And as 18 people, including landlords Henry and Arlona Fredrickson, moved the Goshens’ belongings out of 8N215 McGough Road and alongside the edge of the road—piling everything from chairs to ladders to a Polaris snowmobile into a great stream of debris—Kane County Sheriff’s Deputy Jim Seidelman called Kane County Animal Control and the Hooved Animal Humane Society (HAHS) of Woodstock, Ill., to rescue two more horses.

It was the end of a court-ordered eviction of the Goshens, a lengthy process that started in October 2012 when the Fredricksons began proceedings for non-payment of rent, but it was also the beginning of an Animal Control investigation into potential animal cruelty. No charges have been filed, but Animal Control forwarded the case to the Kane County State’s Attorney in February.

The Goshens moved into the house in Maple Park in September 2011. Richard, who is originally from Red Rock, Texas, calls himself “Tex” and owns a contracting business called Carpentry Plus. A Texas federal court convicted him of conspiracy to manufacture narcotics—methamphetamine—in 2005 and sentenced him to 30 months in prison, with credit for time served, and three years’ probation; the court later extended his probation to ten years.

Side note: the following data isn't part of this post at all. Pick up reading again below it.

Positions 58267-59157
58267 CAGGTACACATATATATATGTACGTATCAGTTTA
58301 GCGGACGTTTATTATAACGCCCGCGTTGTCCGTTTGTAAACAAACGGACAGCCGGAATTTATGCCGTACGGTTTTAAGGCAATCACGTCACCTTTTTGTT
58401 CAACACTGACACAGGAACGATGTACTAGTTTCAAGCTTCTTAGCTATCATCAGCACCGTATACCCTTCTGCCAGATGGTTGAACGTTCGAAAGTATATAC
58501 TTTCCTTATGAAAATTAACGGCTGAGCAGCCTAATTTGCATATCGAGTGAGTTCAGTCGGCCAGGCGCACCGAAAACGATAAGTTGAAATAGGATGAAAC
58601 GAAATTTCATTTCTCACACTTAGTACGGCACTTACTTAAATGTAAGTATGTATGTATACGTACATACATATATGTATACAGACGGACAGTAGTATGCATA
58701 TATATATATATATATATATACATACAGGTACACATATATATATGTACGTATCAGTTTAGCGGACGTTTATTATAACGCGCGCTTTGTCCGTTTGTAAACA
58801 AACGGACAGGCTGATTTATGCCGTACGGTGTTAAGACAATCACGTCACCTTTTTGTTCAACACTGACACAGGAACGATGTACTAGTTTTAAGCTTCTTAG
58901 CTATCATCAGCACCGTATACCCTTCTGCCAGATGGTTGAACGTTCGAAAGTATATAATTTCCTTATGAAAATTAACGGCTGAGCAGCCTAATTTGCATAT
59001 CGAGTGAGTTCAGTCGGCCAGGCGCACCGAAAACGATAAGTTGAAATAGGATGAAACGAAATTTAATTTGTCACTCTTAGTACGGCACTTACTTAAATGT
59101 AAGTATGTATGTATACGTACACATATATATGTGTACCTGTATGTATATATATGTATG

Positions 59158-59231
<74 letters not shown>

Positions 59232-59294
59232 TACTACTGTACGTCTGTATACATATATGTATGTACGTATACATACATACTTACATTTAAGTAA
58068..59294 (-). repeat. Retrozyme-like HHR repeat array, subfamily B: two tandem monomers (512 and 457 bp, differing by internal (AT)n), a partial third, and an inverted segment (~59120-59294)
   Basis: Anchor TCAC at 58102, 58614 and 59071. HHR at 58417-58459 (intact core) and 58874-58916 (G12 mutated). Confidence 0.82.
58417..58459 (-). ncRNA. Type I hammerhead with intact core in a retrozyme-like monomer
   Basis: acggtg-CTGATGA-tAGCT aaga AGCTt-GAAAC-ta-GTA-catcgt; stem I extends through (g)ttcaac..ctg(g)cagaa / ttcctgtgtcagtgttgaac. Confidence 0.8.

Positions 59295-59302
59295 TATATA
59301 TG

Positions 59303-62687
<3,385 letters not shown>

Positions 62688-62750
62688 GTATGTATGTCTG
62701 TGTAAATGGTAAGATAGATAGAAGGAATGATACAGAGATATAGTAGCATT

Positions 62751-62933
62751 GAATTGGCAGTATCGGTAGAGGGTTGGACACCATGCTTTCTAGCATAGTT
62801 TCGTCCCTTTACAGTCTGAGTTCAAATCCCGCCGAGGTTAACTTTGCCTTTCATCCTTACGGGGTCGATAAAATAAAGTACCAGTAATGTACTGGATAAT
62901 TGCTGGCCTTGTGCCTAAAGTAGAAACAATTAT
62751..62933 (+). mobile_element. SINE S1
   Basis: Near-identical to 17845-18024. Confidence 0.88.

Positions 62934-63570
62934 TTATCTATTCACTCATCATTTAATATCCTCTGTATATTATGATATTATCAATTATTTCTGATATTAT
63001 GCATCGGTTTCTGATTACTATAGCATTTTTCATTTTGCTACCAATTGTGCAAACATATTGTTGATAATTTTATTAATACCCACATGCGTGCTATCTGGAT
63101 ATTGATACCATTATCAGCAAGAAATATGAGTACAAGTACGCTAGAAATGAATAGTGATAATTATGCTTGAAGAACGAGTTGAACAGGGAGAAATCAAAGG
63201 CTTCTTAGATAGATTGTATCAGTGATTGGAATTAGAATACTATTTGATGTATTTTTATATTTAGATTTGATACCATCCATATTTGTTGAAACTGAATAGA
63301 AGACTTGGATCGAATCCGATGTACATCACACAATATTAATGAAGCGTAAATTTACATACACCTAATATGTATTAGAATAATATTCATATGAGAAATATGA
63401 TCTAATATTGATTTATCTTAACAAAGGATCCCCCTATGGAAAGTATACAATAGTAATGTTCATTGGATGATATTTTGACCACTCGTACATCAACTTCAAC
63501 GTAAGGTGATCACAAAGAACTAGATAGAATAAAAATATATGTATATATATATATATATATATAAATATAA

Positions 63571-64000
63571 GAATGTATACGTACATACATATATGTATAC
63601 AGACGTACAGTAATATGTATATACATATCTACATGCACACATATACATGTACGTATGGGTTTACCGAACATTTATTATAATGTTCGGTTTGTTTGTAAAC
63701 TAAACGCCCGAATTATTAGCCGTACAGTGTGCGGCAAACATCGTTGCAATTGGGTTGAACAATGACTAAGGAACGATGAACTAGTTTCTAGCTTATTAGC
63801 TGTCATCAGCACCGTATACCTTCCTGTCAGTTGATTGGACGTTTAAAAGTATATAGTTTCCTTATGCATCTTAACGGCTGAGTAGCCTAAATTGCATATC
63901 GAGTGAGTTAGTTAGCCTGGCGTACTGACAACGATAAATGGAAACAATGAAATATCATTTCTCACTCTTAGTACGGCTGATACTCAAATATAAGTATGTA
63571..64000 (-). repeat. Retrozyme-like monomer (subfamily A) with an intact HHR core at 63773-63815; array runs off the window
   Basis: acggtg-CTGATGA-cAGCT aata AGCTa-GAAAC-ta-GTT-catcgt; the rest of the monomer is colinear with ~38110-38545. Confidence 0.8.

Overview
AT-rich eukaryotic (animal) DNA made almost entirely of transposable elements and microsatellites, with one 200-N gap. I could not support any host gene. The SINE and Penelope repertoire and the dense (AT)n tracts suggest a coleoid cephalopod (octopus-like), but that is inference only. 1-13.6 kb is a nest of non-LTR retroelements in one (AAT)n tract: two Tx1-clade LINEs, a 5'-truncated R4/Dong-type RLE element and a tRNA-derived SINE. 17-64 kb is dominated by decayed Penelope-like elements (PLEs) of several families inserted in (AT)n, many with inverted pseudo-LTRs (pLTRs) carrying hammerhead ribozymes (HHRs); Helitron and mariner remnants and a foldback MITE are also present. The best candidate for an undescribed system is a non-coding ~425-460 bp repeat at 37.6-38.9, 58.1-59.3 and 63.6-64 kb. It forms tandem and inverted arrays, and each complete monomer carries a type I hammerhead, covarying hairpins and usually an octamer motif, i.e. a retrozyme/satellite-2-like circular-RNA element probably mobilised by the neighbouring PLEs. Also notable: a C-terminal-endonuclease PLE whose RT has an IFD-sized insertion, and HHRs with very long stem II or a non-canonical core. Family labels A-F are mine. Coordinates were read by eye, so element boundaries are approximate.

In a voicemail message, Richard said that no horses had been rescued from his home in Maple Park.

“I have no clue what you’re talking about. I have all my horses, no horses were rescued, and I ride them every day,” he said in the message. Subsequent attempts to contact him were unsuccessful.

Yet according to police, the Goshens originally had six horses on the property, as well as several pigs, a chicken and a peacock, but the couple took three of the horses and the other animals with them. The three horses they left behind—one dead, one emaciated and one in good health—were “strays” that they couldn’t take with them, Richard told Seidelman, according to the police report.

“A case like this, obviously we don’t know what happened,” Lt. Pat Gengler of the Kane County Sheriff’s Office said. “We have a deceased horse, but we don’t know how that horse died, and as police officers, we’re not qualified to determine how it died.”